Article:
Laura Theresa Alma-Tadema
(1852 C 15 August 1909 in Hindhead) was from 1871 the second wife of the painter Lawrence Alma-Tadema and a painter in her own right.
A daughter of Dr George Napoleon Epps (who was brother of Dr John Epps), her two sisters were also painters (Emily studied under John Brett, a Pre-Raphaelite, and Ellen under Ford Madox Brown), whilst Edmund Gosse and Rowland Hill were her brothers-in-law. It was at Madox Brown's home that Alma-Tadema first met her in December 1869, when she was aged 17 and he 33. (His first wife had died in May that year.) He fell in love at first sight,and so it was partly her presence in London (and partly the fact that only in England had his work consistently sold) that influenced him into relocating in England rather than elsewhere when forced to leave the continent by the outbreak of the Franco Prussian War in July 1870. Arriving in London at the beginning of September 1870 with his small daughters and sister Artje, Alma-Tadema wasted no time in contacting Laura, and it was arranged that he would give her painting lessons. During one of these, he proposed marriage. As he was then thirty-four and Laura was now only eighteen, her father was initially opposed to the idea. Dr Epps finally agreed on the condition that they should wait until they knew each other better. They married in July 1871 and, though this second marriage proved childless, it also proved enduring and happy, with Laura acting as stepmother to her husband's children by his first marriage.
The Paris Salon in 1873 gave Laura her first success in painting, and five years later, at the Paris International Exhibition, she was one of only two English women artists exhibited. Related Paintings of Laura Theresa Alma-Tadema :. | Not at Home Sir Lawrence Alma | A Greek Woman Sir Lawrence Alma | Tarquinius Superbus Sir Lawrence Alma Tadema | The finding of Moses | Caracalla Sir Lawrence Alma |
Related Artists:DADDI, Bernardo
Italian Early Renaissance Painter, active ca.1290-1348Severin Roesen
Severin Roesen (ca. 1815-1872) is a painter known for his abundant fruit and flower still lifes and is today recognized as one of the major American still-life painters of the mid-nineteenth century. Born in Cologne, in Germany, he emigrated to the United States in 1848.
While Roesen's paintings reveal a meticulous attention to detail in their precise arrangements and close brushwork, his subject matter, even down to specific motifs, did not change throughout his career. Sometimes he made near copies of paintings, but usually he merely rearranged and reassembled stock elements.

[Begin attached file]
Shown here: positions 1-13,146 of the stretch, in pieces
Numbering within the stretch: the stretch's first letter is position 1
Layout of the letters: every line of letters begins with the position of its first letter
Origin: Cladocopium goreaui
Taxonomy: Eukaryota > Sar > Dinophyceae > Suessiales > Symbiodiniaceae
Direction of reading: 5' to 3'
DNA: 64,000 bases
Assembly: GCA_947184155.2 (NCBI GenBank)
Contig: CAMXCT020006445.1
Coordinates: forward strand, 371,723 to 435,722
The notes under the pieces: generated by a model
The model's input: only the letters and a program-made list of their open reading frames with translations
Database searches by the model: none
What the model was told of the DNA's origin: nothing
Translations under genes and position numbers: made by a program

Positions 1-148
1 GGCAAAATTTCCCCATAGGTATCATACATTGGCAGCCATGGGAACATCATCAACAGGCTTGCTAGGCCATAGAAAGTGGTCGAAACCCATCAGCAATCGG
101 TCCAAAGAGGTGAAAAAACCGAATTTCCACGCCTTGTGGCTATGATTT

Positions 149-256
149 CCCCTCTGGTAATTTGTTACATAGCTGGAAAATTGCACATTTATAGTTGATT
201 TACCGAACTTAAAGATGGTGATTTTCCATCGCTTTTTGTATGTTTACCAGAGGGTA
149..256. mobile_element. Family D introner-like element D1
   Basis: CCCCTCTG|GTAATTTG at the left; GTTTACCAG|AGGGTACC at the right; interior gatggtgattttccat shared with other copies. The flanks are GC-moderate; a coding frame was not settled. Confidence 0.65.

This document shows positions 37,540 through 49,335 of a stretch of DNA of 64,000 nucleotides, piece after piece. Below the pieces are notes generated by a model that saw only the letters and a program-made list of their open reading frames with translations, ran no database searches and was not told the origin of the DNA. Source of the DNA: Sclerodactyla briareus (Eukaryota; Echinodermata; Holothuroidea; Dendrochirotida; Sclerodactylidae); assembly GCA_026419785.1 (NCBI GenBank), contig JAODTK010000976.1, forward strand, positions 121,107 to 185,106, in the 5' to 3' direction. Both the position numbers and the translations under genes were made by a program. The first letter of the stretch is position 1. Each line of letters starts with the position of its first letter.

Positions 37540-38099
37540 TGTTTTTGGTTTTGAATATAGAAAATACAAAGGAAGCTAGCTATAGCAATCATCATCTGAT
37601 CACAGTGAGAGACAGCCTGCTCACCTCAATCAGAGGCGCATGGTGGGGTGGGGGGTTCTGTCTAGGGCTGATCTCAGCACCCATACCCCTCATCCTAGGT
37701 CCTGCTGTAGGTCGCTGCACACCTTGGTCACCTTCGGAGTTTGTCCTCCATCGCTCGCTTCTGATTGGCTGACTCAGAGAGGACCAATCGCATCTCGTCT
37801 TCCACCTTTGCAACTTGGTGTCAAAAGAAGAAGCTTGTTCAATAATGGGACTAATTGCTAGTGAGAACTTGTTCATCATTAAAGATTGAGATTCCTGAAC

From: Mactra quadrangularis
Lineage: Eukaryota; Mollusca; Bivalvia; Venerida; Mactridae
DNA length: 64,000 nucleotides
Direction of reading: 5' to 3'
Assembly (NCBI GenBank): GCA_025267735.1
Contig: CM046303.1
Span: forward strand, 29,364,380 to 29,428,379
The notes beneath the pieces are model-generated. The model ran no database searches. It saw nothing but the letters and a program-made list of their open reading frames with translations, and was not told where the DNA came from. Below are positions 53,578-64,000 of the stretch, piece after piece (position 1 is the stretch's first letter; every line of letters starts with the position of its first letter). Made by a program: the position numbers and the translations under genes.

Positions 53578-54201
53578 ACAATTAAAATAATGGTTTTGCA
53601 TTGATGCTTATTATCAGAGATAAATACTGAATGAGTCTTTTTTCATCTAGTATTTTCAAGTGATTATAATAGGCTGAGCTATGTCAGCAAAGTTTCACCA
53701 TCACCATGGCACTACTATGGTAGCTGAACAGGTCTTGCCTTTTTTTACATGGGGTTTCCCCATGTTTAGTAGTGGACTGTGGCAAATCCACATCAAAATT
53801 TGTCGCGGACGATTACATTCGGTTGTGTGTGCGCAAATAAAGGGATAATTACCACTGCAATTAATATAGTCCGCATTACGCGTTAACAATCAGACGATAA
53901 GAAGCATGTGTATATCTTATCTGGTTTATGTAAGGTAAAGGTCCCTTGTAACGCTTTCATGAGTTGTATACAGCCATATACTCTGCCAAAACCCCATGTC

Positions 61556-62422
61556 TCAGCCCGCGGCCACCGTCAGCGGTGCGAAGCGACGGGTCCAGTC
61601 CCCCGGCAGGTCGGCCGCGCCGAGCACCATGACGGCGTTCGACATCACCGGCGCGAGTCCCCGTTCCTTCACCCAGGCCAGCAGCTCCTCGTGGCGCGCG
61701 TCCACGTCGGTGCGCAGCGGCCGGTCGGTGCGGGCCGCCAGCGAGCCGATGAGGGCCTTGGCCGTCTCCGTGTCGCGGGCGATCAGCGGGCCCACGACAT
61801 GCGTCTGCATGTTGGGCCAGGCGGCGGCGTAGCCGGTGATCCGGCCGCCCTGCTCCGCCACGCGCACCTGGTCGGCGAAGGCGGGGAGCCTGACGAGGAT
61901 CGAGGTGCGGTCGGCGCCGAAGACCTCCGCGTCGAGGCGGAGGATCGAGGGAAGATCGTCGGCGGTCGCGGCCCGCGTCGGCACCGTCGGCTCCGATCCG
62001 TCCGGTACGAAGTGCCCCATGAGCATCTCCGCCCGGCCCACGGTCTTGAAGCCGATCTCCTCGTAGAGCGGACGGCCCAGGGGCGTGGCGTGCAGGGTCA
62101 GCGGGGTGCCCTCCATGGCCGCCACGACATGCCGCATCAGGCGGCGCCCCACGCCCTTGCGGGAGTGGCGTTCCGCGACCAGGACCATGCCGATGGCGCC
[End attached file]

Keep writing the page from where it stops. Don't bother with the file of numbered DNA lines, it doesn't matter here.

Numerous items in Fruit and Wine Glass, for example, also appear in other paintings. The footed desert plate full of strawberries is a common motif. The pilsner glass, sometimes accompanied by an open bottle of champagne, is interchangeable with a wine goblet filled with lemonade used elsewhere. The glass is nearly always placed at the lower left edge of the painting; a halved lemon often appears nearby. Branches full of grapes arranged from lower left to upper right provide the composition with a graceful S-curve and subtly lead the viewer's eye over the entire display. Here the composition is balanced by light and dark grapes at either side and filled in by scattered raspberries, cherries, peaches, apples, pears, and apricots. Many of these compositional elements, if not the items depicted, were derived from seventeenth-century Dutch still life paintings by such artists as Jan van Huysem.POTTER, Paulus
Dutch Baroque Era Painter, 1625-1654
Son of Pieter Potter. He was related through his mother, Aechtie Pouwels (d 1636), to the wealthy and powerful von Egmont and Semeyns families, who held important offices in Enkhuizen and at the court in The Hague. He worked in his father's studio in Amsterdam during the 1630s and, like him, painted history subjects that show the strong influence of Claes Moeyaert, with whom Paulus may also have studied. In the painting Abraham Returning from Canaan he adapted the landscape setting from an etching by Moses van Uyttenbroeck and the figures from works by Moeyaert from over ten years earlier. Significantly, however, he redistributed the numerous animals and figures that Moeyaert had aligned evenly across the frontal plane; Potter placed them to one side, permitting a view into the deep distance where other animals can be seen. Potter followed his father more than Moeyaert in searching for ways to integrate his figures with the landscape,